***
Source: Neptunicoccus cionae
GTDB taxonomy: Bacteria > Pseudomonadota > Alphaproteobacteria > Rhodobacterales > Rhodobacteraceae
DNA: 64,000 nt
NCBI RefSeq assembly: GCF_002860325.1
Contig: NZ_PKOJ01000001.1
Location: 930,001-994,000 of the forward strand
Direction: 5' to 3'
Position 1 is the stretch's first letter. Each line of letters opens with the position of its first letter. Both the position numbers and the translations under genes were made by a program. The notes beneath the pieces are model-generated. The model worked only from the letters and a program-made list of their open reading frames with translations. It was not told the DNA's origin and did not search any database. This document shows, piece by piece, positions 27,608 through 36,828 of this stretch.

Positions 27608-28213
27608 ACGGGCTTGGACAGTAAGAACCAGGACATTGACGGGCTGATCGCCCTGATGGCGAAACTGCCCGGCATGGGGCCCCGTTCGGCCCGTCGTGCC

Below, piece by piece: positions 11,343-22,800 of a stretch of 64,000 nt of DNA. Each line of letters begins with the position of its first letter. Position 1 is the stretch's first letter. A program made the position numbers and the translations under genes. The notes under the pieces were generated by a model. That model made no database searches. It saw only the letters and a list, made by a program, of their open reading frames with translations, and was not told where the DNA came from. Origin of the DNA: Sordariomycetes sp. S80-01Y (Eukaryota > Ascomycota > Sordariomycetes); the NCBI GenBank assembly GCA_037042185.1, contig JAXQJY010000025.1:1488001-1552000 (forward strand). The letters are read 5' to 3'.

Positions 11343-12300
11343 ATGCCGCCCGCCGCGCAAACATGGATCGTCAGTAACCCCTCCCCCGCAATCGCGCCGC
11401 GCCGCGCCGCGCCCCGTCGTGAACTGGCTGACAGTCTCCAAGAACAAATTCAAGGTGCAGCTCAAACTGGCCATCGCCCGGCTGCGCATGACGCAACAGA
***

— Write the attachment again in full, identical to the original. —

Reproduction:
Source: Neptunicoccus cionae
GTDB taxonomy: Bacteria > Pseudomonadota > Alphaproteobacteria > Rhodobacterales > Rhodobacteraceae
DNA: 64,000 nt
NCBI RefSeq assembly: GCF_002860325.1
Contig: NZ_PKOJ01000001.1
Location: 930,001-994,000 of the forward strand
Direction: 5' to 3'
Position 1 is the stretch's first letter. Each line of letters opens with the position of its first letter. Both the position numbers and the translations under genes were made by a program. The notes beneath the pieces are model-generated. The model worked only from the letters and a program-made list of their open reading frames with translations. It was not told the DNA's origin and did not search any database. This document shows, piece by piece, positions 27,608 through 36,828 of this stretch.

Positions 27608-28213
27608 ACGGGCTTGGACAGTAAGAACCAGGACATTGACGGGCTGATCGCCCTGATGGCGAAACTGCCCGGCATGGGGCCCCGTTCGGCCCGTCGTGCC

Below, piece by piece: positions 11,343-22,800 of a stretch of 64,000 nt of DNA. Each line of letters begins with the position of its first letter. Position 1 is the stretch's first letter. A program made the position numbers and the translations under genes. The notes under the pieces were generated by a model. That model made no database searches. It saw only the letters and a list, made by a program, of their open reading frames with translations, and was not told where the DNA came from. Origin of the DNA: Sordariomycetes sp. S80-01Y (Eukaryota > Ascomycota > Sordariomycetes); the NCBI GenBank assembly GCA_037042185.1, contig JAXQJY010000025.1:1488001-1552000 (forward strand). The letters are read 5' to 3'.

Positions 11343-12300
11343 ATGCCGCCCGCCGCGCAAACATGGATCGTCAGTAACCCCTCCCCCGCAATCGCGCCGC
11401 GCCGCGCCGCGCCCCGTCGTGAACTGGCTGACAGTCTCCAAGAACAAATTCAAGGTGCAGCTCAAACTGGCCATCGCCCGGCTGCGCATGACGCAACAGA